The first major disease outbreak in commercial shrimp farming in India was reported in July, 1994 in Kandleru Creek in Andhra Pradesh, along the south east coast. About 2500 ha of land on either side of the narrow creek have been identified for shrimp farming and 600 ha are now under cultivation with another 600 ha being under development. The Kandleru river is 100 km long, and at Krishnapatnam bay it enters the sea. The river has tidal flow up to 50 km towards upper reaches. Most of the farms are located in the 40km stretch from the bar month. The mass kill in July 1994, happened after incessant rains and flooding of the area due to south west Monsoon. The disease was initially reported as Yellow Head Virus (YHV) disease. But a recent report suggests that it could have been the first major outbreak of the White Spot Disease Syndrome (WSS) in India (Shankar and Mohan, 1996). In November, 1994, the WSS, which is caused by a Systemic Ectodermal and Mesodermal Baculovirus, made extensive damage to shrimp culture in India and continued its devastation in 1995 and early 1996 throughout the west and east coasts of India. Both P. monodon and P. indicus in extensive, improved extensive and semi-intensive farms, irrespective of the source of water for culture, were affected by the disease and the total loss was estimated to be about 6000 million Indian rupees (US$_35.75 rupees) (Karunasagar and Karunasagar, 1997). Such major disasters are not uncommon in shrimp farming and have been reported in 1987, 1989 and 1993 in Taiwan, in 1989 in Sri Lanka, in 1991 in Thailand and in 1993 in China (Phillips, 1995). The severity of the white spot disease syndrome has since decreased in India and shrimp farming was limping back to normalcy till a court order issued by the Supreme Court of India in January 1997 suspending coastal aquaculture within 500 meters from the high tide level in Coastal Regulation Zone. Deliberations are going on at various levels in the Government and industry to find a way out of this impasse and to pave way for regulated, sustainable coastal aquaculture.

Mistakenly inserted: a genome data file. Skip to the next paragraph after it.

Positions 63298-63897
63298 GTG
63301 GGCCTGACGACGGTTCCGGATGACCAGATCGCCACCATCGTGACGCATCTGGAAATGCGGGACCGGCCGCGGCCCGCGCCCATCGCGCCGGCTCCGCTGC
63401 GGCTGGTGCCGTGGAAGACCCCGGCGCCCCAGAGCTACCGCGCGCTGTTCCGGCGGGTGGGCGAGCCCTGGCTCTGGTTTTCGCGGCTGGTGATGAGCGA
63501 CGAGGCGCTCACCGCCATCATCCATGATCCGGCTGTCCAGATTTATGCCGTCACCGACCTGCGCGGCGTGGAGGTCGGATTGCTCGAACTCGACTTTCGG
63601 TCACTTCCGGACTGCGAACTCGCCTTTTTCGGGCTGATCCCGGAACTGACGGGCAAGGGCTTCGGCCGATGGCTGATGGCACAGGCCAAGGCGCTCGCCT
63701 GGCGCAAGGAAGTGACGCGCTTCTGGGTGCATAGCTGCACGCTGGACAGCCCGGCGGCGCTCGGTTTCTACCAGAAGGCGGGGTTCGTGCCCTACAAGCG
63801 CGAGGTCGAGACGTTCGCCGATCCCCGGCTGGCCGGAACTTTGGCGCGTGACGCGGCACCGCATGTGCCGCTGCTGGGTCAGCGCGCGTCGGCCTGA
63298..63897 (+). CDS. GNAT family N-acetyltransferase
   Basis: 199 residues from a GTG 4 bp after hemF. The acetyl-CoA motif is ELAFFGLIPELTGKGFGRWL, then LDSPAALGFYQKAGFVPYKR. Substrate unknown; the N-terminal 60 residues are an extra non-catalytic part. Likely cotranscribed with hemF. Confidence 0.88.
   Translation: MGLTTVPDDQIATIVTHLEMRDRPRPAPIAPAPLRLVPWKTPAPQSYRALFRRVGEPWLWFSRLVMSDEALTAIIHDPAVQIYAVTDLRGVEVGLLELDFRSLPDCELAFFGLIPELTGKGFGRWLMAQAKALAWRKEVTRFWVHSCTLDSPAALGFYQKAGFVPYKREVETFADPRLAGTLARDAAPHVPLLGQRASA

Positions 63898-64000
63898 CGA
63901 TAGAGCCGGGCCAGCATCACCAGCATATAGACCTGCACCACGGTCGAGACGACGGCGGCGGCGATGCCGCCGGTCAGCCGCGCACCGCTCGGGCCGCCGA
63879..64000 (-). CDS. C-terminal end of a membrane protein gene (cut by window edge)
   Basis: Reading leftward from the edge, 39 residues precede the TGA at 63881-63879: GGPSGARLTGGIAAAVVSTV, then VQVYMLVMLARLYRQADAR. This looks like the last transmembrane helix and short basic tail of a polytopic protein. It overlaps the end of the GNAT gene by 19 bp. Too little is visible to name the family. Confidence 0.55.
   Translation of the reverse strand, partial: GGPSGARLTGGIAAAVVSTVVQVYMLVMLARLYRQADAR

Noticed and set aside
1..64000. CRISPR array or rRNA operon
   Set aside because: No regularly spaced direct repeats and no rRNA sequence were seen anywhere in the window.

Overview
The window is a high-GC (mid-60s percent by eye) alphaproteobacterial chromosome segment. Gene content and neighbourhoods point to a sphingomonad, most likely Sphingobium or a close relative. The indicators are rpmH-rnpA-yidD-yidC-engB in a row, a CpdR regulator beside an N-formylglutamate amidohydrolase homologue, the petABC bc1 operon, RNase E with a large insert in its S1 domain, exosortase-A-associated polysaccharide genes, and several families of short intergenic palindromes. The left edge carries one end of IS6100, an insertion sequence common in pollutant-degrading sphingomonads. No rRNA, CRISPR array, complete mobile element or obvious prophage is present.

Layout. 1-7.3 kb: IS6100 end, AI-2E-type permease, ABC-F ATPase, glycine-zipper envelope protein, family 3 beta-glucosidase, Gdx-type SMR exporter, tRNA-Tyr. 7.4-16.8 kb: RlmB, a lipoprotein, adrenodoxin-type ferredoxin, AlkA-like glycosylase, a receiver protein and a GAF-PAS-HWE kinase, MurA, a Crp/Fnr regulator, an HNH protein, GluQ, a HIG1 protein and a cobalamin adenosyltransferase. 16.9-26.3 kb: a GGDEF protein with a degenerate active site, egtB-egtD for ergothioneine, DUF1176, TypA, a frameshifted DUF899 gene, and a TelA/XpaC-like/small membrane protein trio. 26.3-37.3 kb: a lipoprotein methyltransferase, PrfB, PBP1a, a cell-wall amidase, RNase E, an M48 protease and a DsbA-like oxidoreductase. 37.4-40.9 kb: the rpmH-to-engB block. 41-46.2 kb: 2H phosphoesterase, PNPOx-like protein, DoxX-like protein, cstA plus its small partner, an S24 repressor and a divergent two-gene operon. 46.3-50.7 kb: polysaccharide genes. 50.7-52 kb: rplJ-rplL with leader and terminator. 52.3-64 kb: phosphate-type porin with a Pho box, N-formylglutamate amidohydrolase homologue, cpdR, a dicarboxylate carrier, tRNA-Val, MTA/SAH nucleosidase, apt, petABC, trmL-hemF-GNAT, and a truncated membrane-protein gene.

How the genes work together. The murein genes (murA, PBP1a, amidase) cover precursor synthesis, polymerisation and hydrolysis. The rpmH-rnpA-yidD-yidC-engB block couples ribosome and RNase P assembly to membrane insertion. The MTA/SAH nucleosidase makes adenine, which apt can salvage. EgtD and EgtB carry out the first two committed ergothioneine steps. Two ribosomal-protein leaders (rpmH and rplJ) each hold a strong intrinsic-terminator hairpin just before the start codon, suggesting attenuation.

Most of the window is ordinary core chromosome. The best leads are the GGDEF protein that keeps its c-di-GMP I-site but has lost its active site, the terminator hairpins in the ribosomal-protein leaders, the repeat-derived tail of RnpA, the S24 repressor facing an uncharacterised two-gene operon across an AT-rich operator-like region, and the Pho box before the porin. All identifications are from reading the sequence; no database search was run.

The mass kill of shrimps in July and November 1994 ushered in large scale use of chemotherapeutics in Indian shrimp farming. Till then, lime was the main disinfectant used at the time of pond preparation.

Major inputs in shrimp farming in India

(i) Hatchery

Many small, medium and large scale hatcheries, with capacity to produce few thousands to 300 million seeds of P. mondon and P. indices, have been established in India by mid 1990's. Main inputs in hatcheries are live feed in the form of phytoplankton, rolifers and artemia nauplii, chemical disinfectants, antibiotics, and fungicides. Use of beneficial bacteria (probiotics) and immunostimulants have also been initiated recently.

(ii) Pond preparation

Mahua oil cake, tea seed cake and liquid ammonia are used to eradicate predators in the traditional, tide fed impoundments, where ponds cannot be completely drained. The pump-fed ponds along the east coast of India are drainable and lime and bleaching powder are extensively used as disinfectants during pond preparation. Organic and inorganic fertilizers like cow dung, urea, superphosphate and materials like zeolite to remove NH3, H2S and other toxic pollutants are also being used for pond preparation. Recent introduction is the application of probiotics like sludge digesting bacteria.

After the wide spread disease outbreak in 1994-95, most of the farms have converted few ponds as reservoir for disinfection of incoming water. Commercial bleaching powder or calcium hypochlorite Ca(OCl)2 with active ingredient ranging from 24-30% is used for disinfection at 30-35 ppm level in these reservoirs. Water from the reservoir is dechlorinated by aeration and used in the growout ponds.

(iii) On-growing

Major inputs during on-growing include seed, feed and feed supplements, fertilizers and prophylactic and therapeutic chemicals like disinfectants, antibiotics, fungicides etc. Zeolite and tea seed cake are occasionally used to clear water of unwanted microorganisms, protozoans and metabolites. Probiotics (bacillus, nitrosomonas and nitrobactor, pseudomonas etc), immune enhancers and immunostimulatns are also being introduced to ongrowing ponds.

Environmental implications of chemotherapeutics

Different methods of treatment in aquaculture and its advantages and disadvantages are given in Table 1 and the disinfectants and drugs used for treatment in India are given in Table 2.